There were a couple instances of faulty tense, which I'm fairly sure was an intentional choice to not spoil suspense. For instance, "So-and-so is good at tennis," when So-and-so is actually dead before the end of the story. The book is written with the present-tense narrator narrating the affairs of her younger self, so the narrator would of course be aware that So-and-so dies before the end of her story. There were only a couple of misleading present tenses, and in those cases using the past would have given away something critical, which is why I'm convinced they're deliberate. Other than those few, Brennan handled the switching between tenses flawlessly, which is no mean trick. Often times such switching can feel choppy or jarring, but the author blended the narrative seamlessly.

I suppose if you're looking for epic dragon slaying hunts, this book may not be for you (though there is certainly some dragon slaying involved). This isn't an epic take on dragons; it's a memoir of scientific and personal discovery. There's no obvious antagonist to defeat beyond lack of understanding, but what makes A Natural History of Dragons so riveting is Isabella's quest not just to better understand dragons, no matter the cost, but to understand the metaphorical dragon in herself. I found the book completely engrossing, and I can't wait for the next installment.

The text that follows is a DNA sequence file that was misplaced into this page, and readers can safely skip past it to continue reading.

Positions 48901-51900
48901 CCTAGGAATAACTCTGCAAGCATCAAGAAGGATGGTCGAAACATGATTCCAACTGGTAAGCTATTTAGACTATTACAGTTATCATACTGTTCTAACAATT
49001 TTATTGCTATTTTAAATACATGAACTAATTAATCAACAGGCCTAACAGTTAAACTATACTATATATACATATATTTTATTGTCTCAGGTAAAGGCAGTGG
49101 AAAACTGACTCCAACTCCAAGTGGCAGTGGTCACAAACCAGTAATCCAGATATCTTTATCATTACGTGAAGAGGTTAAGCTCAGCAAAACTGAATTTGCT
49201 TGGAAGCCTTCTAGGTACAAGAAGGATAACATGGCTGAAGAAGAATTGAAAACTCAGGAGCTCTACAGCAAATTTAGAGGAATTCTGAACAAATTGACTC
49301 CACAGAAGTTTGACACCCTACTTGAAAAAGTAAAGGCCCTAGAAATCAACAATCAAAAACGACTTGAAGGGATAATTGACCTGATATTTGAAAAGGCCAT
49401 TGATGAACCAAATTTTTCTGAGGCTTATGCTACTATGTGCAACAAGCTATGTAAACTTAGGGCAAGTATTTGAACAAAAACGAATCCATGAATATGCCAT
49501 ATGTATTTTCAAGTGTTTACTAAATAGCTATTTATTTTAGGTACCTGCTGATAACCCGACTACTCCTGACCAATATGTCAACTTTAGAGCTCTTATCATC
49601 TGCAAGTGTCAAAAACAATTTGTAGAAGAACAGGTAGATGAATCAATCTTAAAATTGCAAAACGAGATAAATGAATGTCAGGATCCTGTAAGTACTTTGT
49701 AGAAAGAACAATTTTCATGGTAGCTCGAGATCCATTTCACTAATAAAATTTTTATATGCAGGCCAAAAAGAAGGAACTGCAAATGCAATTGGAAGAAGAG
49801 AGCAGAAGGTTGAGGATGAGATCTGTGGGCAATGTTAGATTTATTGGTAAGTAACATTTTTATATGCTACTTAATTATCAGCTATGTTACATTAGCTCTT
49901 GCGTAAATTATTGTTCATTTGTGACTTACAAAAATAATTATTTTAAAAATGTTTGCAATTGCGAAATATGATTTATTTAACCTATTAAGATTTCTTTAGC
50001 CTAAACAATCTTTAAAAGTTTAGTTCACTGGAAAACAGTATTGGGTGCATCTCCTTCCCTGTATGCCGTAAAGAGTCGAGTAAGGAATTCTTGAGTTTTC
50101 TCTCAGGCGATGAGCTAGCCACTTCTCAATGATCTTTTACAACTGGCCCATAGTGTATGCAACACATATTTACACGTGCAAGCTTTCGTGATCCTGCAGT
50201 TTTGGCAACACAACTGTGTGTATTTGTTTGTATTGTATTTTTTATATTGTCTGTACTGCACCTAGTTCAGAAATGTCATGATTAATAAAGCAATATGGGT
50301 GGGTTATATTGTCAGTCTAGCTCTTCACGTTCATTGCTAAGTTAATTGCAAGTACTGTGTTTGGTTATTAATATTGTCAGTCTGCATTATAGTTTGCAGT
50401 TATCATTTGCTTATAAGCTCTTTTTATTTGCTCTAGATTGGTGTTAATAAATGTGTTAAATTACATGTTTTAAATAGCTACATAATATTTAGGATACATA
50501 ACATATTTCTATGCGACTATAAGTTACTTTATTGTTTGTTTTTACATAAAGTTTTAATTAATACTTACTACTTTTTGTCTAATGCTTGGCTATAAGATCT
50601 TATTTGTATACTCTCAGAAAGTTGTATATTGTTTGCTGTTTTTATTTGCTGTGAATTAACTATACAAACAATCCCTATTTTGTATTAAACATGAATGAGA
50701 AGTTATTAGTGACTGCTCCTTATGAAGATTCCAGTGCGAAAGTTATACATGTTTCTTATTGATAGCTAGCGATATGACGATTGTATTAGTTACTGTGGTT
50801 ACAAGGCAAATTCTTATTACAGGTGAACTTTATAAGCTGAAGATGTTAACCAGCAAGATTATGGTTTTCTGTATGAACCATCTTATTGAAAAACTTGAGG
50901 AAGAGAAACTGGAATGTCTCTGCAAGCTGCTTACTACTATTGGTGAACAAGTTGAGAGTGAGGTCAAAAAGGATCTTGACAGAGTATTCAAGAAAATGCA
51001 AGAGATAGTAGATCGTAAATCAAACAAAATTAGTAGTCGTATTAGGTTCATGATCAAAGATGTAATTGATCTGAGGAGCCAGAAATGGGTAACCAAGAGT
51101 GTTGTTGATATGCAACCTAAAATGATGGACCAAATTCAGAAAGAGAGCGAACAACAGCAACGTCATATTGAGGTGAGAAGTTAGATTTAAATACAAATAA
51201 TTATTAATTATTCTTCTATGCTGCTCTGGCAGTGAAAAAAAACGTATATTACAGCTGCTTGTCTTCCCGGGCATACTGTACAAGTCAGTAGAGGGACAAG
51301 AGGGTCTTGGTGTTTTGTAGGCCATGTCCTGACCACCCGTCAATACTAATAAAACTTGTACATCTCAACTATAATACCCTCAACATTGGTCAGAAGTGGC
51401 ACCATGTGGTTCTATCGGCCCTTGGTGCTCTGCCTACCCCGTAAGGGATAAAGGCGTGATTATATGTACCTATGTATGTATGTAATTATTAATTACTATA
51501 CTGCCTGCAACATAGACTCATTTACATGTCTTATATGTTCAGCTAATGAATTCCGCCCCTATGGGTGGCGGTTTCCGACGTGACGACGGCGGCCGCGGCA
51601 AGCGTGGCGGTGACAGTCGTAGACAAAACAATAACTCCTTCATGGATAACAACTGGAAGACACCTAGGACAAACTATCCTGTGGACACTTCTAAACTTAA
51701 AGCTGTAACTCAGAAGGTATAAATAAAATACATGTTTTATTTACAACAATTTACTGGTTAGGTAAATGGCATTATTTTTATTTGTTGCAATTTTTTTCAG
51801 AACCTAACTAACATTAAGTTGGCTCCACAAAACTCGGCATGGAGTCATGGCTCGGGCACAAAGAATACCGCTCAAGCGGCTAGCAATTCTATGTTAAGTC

Wednesday, February 20, 2013

GUEST POST: The Reality Of Historical Fantasy by Albert A. Dalia


I characterize my writing as historical fantasy. At first, that might seem paradoxical. How can history and fantasy coexist? Even more paradoxical, at least to me, is how someone who has three graduate degrees in history can be writing fantasy! But then, I do teach two courses in the Boston University Writing Program that deal with writing and with paradox: “Paradox of the Hero/Heroine in East Asian Cinema and Fiction” and “Paradox of the Strange in East Asian Cinema and Fiction.” And these academic writing courses grew out of my fiction writing. Perhaps I should start at the beginning – which for me is a long way back.